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The Sixth Borough: Berlin as New York

New York in the seventies without the crime? New York with a type-B personality? The way ‘the East Village used to be’?

How many times have I used New York comparisons to orient my visitors around Berlin. More than I can count. It’s short-hand, expedient, it does neither city justice, but it’s kind of fun.

click on the image above to see the neighbourhood parallels in detail!

New Yorkers have moved in droves to the ‘Sixth Borough’ of Berlin, and these days the hipsters in parts of the city, like Kreuzkölln, seem predominantly English-speaking. As I mentioned in another post, a friend who has taught visual art in New York for three decades watched the geography of the art scene move through her graduating seniors. In the eighties they moved to SoHo, in 1990 they were in the East Village, later they were living in Brooklyn. In the last years, every single student dedicated to pursuing a career in visual art moved to Berlin. Agents and scouts for galleries have followed, as have plenty of art students who don’t want to wait until they graduate. New York University has even opened a campus in the Kulturbrauerei specialising in studio art.

Yes, I know there are plenty of differences between the two cities… Chinatown is denser and more chaotic than Hermannplatz. Kottbusser Tor’s immigrants have less upward mobility than the Lower East Side’s, and Kreuzkölln is affordable and truly funky, while the East Village is no longer. Tribeca’s got more theatres and bistros than Rosa Luxemburg Platz and its Volksbühne.  Zoo and Potsdamer Platz aren’t nearly as vertical and awe-inspiring as Midtown. Dahlem’s village atmosphere isn’t like Morningside Heights, even if it’s got the university and some of the weirdness. And just because Nollendorf Platz is full of gay guys doesn’t mean it’s just like Chelsea. Sure, the asshole quotient is higher on Wall Street than in Frankfurt.  And on the whole Berlin is less cosmopolitan and diverse than New York City. Only in New York can you arrive and the next day call yourself a ‘New Yorker’. The definition of a Berliner is narrower, and born-Berliners are increasingly worried that their city is changing too quickly due to visitors, tourists, immigrants, expats. I find grumbling against tourists and the English-language here to be xenophobia disguised as activism.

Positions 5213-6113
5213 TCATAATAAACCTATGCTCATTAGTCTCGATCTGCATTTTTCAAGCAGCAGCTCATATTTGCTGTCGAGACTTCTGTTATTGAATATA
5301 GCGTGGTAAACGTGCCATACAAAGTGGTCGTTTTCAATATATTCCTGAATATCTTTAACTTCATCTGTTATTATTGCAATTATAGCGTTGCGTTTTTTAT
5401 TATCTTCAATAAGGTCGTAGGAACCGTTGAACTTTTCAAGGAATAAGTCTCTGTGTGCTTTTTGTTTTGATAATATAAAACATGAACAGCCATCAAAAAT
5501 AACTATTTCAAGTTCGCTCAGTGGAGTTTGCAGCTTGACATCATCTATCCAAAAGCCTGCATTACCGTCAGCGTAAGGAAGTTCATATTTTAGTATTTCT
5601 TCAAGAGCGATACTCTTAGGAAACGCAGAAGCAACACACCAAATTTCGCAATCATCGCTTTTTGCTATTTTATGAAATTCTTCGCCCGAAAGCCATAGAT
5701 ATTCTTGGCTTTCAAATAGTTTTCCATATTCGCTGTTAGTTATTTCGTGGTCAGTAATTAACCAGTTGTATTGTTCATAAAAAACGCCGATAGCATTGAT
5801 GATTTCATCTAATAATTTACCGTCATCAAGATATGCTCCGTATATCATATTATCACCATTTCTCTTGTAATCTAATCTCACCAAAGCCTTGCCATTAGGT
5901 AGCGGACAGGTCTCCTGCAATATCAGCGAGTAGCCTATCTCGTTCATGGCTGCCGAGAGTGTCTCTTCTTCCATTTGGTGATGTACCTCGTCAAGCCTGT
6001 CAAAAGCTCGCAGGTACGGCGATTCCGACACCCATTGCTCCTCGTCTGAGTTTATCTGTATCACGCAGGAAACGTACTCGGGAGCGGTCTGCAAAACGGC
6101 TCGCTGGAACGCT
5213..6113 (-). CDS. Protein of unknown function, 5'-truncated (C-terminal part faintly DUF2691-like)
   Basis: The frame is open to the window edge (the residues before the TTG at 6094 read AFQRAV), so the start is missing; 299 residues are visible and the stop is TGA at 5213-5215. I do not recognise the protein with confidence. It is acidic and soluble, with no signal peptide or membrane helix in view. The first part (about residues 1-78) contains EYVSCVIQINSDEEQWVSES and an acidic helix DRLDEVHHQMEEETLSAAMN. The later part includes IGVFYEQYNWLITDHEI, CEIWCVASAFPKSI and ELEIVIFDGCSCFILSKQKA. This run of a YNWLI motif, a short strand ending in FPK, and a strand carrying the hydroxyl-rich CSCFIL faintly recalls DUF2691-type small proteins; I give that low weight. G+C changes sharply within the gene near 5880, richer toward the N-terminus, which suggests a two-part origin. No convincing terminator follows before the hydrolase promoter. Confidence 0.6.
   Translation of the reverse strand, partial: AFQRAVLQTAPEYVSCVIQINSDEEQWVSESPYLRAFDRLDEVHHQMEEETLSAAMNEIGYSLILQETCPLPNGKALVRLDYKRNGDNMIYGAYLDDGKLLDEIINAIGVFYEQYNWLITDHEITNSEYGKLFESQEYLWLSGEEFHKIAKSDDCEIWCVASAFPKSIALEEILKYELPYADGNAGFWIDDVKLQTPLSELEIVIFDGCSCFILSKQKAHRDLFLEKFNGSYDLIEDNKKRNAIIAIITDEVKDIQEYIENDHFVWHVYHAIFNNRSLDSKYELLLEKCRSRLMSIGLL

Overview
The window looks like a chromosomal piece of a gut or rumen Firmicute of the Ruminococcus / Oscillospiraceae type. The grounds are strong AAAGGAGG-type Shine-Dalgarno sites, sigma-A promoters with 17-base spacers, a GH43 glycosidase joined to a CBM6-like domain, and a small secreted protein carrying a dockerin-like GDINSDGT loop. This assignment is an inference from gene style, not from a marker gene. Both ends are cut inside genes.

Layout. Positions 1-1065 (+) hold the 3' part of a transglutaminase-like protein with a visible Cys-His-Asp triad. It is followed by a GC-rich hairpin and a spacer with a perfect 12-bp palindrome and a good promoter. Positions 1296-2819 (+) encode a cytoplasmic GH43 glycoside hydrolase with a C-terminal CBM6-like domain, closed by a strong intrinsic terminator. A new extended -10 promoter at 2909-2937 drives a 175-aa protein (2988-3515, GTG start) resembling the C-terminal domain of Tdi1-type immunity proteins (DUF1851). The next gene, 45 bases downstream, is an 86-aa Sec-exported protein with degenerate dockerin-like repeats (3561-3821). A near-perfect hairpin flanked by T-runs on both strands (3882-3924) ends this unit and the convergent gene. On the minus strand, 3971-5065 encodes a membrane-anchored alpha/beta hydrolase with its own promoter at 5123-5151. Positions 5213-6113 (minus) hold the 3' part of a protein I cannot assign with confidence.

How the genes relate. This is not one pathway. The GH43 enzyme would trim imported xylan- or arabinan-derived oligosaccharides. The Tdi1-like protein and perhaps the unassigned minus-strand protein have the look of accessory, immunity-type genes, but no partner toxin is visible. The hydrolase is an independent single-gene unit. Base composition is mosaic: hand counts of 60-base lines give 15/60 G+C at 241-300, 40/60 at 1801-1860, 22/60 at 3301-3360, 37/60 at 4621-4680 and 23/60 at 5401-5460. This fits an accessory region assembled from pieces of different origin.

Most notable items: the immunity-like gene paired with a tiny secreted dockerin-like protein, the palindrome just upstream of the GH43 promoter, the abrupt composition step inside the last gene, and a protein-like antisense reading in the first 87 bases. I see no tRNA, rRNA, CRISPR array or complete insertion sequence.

But bear with me! There is plenty in common between the two cities. Rosenthaler Platz is starting to market Berlin’s stereotype of itself to visitors, just like the West Village. Hackescher Markt is definitely starting to look like SoHo, with all that chain commerce. Neukölln is gentrifying just like Harlem. And I do think Prenzlauer Berg looks increasingly like the Upper West Side with its upper-middle class somnambulism. You could also go by borough when providing rough and loose comparisons: Kreuzberg is a little like Brooklyn with its low-rise eccentric vibe, Neukölln like Queens (maybe Astoria) with its immigrant communities, Jersey like Brandenburg suffering ‘beyond the walls’ condescension from the capital. How many times have I heard people say about New York: ‘It’s not really the United States’, just the way Berliners say they live in Berlin, and not in Germany.
I lived in New York a long time before I moved to Berlin, and sometimes I find myself, when stepping off a plane here, calling up my partner on my mobile, saying: ‘Yep, just arrived back in New York’, and don’t even notice the stupidity I’ve said. I suppose it’s because my life in Berlin has carried on in such a similar way: I travel by subway everywhere, Berliner Schnauze isn’t as vocal as New York sass but it’s sass nonetheless, I eat out a lot and often only have a carton of milk in the fridge, when I do shop they stay open late (-ish…) on Kottbusser Damm, my friends come from everywhere, I go running in a beautiful central park, there’s more clubbing, concerts and art than one can possibly ever absorb, and you can travel on public transport in just your underwear and no one will stoop to show they notice. All this and, unlike in New York, you’re not overwhelmed by advertising, aggression, stress, a focus on work over leisure, and you’re not living an hour from the places you like to go out because that’s all you can afford. If Berlin is the Sixth Borough (and it’s not), then New York is my favourite city in the world…


  1. James wrote:

    Occasionally I get pangs of missing New York. But in Berlin it’s really rare.

    I was sitting recently in a café and two women from New York were ostentatiously performing for the benefit of everyone else in the room. It was funny to see how people moved away, slowly, to the empty tables further back.

  2. Quisquilia wrote:

    Thank you very much, the way you mapped Berlin unto New York really made my day, and as much as I know about the differences between both the cities, this map of yours made me acutely aware about the common thread between some of the places I cherish most on both sides of the Atlantic. As much as I love living in Berlin, though, I tend to miss New York a lot recently.

  3. HelloBonjour wrote:

    I agree with your comment that Berliners tend to grumble when they see the numbers of visitors, foreigners, etc. increase in Berlin…I would think they would be proud that their city is becoming so cosmopolitan and being compared to the likes of New York.

  4. Federico wrote:

    This just reminded of Jonathan Safran Foer’s latest novel (where a sixth borough suddenly parted from NYC and slided away (apparently towards Europe)) and also of that T-Shirt saying “New York is King, but Berlin is King Kong”. Oh, but I found it interesting too ^^